City Officials turn to Media Suppression, Purges as Vote Against 64 Gains Momentum

Lakewood Hospital still Stands, Unaffected by Planned Demotion

For Immediate Release —

Seeking to recapture flagging support for Issue 64, city officials have scheduled the demolition of a medical office building next to Lakewood Hospital for the campaign’s final weeks. The site is to house a smaller facility owned by the Cleveland Clinic, eventually, as part of a deal by which the Clinic broke an agreement to operate Lakewood Hospital until 2026. Opponents of the deal point out that the demolition’s timing, months after the last occupants left the medical office building, looks like an obvious attempt to confuse voters.

“The city bigwigs are hoping that a few folk will see that building knocked over and think oops, it’s too late, let’s just give up on real healthcare,” says Save Lakewood Hospital vice-chair Tom Monahan.

As Monahan points out, Lakewood’s hospital facilities are all on the opposite side of the Belle-Detroit intersection, and ready to continue serving the community when voters reject Issue 64. “Our hospital is a good facility in a great market,” Monahan says, “which is why the Clinic demanded a noncompete clause on the site. Defeating Issue 64 will lift that restriction and restore full rights to our own property.”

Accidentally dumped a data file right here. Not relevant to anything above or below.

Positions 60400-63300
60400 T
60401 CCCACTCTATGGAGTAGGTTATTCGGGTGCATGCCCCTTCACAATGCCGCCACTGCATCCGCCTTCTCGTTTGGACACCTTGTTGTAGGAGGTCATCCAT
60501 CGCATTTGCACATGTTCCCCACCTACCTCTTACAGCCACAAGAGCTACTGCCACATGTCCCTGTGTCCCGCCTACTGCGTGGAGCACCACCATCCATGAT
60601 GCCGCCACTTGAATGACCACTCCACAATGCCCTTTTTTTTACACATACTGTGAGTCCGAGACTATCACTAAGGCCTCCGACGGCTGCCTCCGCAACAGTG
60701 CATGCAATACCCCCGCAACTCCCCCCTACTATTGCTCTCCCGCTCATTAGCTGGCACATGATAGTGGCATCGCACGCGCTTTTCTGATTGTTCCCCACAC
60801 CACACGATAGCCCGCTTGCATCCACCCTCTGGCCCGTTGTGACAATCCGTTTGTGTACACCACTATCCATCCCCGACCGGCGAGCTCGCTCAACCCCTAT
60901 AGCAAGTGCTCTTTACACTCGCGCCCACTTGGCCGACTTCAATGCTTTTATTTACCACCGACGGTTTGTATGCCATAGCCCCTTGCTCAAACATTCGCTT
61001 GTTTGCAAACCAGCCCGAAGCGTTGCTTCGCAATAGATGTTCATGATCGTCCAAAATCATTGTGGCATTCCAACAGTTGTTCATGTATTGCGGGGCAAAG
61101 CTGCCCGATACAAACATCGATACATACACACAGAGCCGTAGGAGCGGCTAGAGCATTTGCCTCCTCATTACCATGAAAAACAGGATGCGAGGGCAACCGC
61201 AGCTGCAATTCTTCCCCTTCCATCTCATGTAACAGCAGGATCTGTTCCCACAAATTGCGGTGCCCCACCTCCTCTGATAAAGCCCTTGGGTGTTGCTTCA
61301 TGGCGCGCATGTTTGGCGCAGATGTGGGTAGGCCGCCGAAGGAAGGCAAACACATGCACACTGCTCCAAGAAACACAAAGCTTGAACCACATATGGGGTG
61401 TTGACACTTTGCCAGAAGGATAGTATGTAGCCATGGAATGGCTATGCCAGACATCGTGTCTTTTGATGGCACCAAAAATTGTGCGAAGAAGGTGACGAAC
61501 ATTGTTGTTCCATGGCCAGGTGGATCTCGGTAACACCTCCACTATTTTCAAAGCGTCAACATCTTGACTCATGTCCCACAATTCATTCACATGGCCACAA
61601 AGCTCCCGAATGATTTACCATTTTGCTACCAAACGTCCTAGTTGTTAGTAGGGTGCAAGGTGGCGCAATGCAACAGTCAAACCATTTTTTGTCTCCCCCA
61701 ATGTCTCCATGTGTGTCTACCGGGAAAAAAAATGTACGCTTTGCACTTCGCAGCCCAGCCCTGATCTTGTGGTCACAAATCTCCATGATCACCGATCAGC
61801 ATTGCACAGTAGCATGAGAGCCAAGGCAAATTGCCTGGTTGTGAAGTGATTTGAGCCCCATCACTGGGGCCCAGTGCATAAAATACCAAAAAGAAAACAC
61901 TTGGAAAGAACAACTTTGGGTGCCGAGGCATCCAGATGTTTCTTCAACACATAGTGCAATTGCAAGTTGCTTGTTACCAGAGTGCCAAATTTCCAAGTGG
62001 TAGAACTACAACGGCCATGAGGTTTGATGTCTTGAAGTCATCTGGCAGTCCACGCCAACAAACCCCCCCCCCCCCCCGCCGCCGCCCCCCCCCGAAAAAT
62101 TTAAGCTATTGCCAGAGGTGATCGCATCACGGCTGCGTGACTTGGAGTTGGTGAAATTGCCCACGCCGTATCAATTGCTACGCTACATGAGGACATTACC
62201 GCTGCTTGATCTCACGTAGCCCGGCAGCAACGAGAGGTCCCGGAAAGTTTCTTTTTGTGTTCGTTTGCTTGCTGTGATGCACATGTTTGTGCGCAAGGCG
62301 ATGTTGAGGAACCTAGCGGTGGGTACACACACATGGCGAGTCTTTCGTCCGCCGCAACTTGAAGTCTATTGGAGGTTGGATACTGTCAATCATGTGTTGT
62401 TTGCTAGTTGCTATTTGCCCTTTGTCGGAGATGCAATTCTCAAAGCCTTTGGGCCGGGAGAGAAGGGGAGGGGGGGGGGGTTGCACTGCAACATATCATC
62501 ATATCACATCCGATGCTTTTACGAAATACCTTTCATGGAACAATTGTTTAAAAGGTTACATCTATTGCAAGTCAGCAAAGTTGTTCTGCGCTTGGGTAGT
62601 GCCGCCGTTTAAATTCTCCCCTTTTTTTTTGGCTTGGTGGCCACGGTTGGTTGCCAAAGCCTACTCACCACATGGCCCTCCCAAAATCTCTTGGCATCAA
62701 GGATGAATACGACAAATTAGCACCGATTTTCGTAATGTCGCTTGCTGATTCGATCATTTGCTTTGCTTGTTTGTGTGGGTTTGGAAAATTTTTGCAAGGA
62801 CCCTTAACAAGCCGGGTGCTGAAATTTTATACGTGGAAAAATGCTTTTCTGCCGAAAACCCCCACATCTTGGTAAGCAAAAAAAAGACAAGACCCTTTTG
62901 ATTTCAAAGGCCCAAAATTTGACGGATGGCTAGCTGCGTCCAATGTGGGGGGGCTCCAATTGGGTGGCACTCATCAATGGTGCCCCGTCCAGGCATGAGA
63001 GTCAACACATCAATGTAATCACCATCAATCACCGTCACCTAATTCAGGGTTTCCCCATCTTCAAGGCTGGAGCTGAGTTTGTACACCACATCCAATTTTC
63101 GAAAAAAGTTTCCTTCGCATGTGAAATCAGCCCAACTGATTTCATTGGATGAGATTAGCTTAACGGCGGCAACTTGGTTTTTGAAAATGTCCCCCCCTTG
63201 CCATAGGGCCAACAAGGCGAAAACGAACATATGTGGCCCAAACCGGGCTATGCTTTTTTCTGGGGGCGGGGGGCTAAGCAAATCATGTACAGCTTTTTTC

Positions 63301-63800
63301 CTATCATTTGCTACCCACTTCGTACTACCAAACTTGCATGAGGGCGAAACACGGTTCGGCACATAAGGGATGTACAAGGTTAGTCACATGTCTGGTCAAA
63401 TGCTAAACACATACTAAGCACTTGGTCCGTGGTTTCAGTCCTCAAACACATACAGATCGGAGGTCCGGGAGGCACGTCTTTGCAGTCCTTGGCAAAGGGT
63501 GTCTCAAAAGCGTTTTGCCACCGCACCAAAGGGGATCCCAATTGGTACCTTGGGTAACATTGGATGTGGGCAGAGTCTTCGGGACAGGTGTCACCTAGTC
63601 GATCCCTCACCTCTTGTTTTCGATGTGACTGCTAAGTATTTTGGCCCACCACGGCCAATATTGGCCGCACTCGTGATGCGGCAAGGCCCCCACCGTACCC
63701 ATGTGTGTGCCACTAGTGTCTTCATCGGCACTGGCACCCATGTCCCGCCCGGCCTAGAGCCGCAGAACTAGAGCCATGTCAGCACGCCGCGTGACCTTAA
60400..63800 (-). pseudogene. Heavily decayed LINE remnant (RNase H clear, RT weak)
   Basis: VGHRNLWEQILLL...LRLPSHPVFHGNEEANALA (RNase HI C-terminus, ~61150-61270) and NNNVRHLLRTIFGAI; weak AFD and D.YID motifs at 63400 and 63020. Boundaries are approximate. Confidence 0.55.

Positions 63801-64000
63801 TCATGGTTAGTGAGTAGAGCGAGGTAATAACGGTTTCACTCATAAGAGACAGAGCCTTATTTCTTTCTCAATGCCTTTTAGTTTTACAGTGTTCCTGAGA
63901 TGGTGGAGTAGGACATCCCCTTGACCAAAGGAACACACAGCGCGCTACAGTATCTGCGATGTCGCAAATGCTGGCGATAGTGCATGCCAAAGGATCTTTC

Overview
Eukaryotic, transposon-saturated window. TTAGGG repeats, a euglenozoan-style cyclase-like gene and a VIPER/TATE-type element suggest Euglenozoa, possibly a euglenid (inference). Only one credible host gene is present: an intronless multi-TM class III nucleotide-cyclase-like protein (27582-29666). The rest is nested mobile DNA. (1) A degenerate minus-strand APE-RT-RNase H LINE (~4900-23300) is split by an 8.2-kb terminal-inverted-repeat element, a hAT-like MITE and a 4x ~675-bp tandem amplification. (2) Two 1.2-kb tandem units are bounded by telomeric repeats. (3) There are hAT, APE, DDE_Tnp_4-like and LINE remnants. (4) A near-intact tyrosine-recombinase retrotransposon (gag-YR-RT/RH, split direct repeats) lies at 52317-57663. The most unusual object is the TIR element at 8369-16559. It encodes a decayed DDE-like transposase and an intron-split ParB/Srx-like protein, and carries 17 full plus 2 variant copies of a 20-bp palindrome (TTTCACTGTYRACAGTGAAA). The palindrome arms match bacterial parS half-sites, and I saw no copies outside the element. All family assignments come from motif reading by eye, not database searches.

Meanwhile, city officials and their allies have already resorted to extraordinary steps as public opposition to Issue 64 swells. In September, advocates of 64 purged several of the deal’s opponents just hours before a Lakewood Democratic Club endorsement vote, although the club still declined to endorse Issue 64. More recently, the Lakewood Observer’s publisher Jim O’Bryan reported that the newspaper’s October 11 issue was refused entry to city hall. The move follows a recent editorial in which O’Bryan called on Lakewood to vote against 64.

Desperate and reckless, city officials are now counting on the demotion to secure their deal’s future, even as a majority vote against 64 may strike it down and bring a windfall of over $278 million dollars back to the community.  More and more Lakewood Citizens are literally displaying their opposition to the plan that closed Lakewood hospital as  “Vote Against 64” yard signs pop up across the community like dandelions.

Against Issue 64 signs
Arthur Avenue in Lakewood, October 2016

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Kevin Young
Media Relations
Save Lakewood Hospital Committee